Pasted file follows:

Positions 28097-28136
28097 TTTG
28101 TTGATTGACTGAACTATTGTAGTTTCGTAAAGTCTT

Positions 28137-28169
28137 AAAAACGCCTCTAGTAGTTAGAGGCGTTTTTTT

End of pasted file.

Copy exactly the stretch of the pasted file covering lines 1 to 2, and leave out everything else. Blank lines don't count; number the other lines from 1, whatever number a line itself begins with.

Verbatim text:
Positions 28097-28136
28097 TTTG